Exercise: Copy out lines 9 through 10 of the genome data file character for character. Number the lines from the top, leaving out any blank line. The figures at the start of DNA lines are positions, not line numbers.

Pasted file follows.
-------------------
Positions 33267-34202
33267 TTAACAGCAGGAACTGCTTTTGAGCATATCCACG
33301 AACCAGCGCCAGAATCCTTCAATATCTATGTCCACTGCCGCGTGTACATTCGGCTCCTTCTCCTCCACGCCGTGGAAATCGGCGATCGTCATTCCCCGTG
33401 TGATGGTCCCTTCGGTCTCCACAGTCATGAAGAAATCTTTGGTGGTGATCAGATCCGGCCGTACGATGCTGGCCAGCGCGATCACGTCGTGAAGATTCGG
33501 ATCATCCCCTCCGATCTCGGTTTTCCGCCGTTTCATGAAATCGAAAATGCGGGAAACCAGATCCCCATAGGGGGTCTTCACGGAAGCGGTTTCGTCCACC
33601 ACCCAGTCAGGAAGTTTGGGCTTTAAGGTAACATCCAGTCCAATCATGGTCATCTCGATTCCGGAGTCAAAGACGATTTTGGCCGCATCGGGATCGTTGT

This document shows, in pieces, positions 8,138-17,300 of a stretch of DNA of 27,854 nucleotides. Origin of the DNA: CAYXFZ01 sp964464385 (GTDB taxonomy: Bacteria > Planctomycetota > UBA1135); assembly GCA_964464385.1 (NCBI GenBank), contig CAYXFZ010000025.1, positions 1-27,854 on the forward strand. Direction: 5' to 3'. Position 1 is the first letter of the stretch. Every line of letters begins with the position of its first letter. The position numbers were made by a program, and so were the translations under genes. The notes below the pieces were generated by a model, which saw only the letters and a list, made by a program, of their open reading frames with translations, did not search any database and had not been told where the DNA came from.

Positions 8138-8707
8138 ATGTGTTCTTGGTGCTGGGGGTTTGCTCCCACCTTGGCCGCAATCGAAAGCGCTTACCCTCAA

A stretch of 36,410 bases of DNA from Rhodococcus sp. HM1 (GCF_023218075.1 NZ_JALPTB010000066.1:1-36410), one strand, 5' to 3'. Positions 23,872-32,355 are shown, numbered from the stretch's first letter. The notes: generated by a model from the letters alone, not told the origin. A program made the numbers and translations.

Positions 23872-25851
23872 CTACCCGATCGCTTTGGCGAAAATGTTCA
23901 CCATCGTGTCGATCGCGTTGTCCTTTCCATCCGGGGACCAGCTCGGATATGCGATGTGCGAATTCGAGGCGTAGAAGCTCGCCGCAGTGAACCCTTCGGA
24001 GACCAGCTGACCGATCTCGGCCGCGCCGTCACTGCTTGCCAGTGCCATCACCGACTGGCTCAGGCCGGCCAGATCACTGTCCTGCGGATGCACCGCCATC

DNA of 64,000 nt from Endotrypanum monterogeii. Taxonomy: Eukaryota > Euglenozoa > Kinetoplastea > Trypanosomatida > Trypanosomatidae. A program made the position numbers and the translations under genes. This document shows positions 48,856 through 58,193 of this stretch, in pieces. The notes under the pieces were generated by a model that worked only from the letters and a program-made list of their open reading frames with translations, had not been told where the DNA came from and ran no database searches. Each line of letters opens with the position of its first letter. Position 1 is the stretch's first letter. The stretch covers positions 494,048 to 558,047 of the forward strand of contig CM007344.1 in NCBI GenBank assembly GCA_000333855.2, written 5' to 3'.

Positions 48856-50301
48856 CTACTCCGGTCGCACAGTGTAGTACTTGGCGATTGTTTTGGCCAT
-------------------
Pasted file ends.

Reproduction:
8138 ATGTGTTCTTGGTGCTGGGGGTTTGCTCCCACCTTGGCCGCAATCGAAAGCGCTTACCCTCAA

A stretch of 36,410 bases of DNA from Rhodococcus sp. HM1 (GCF_023218075.1 NZ_JALPTB010000066.1:1-36410), one strand, 5' to 3'. Positions 23,872-32,355 are shown, numbered from the stretch's first letter. The notes: generated by a model from the letters alone, not told the origin. A program made the numbers and translations.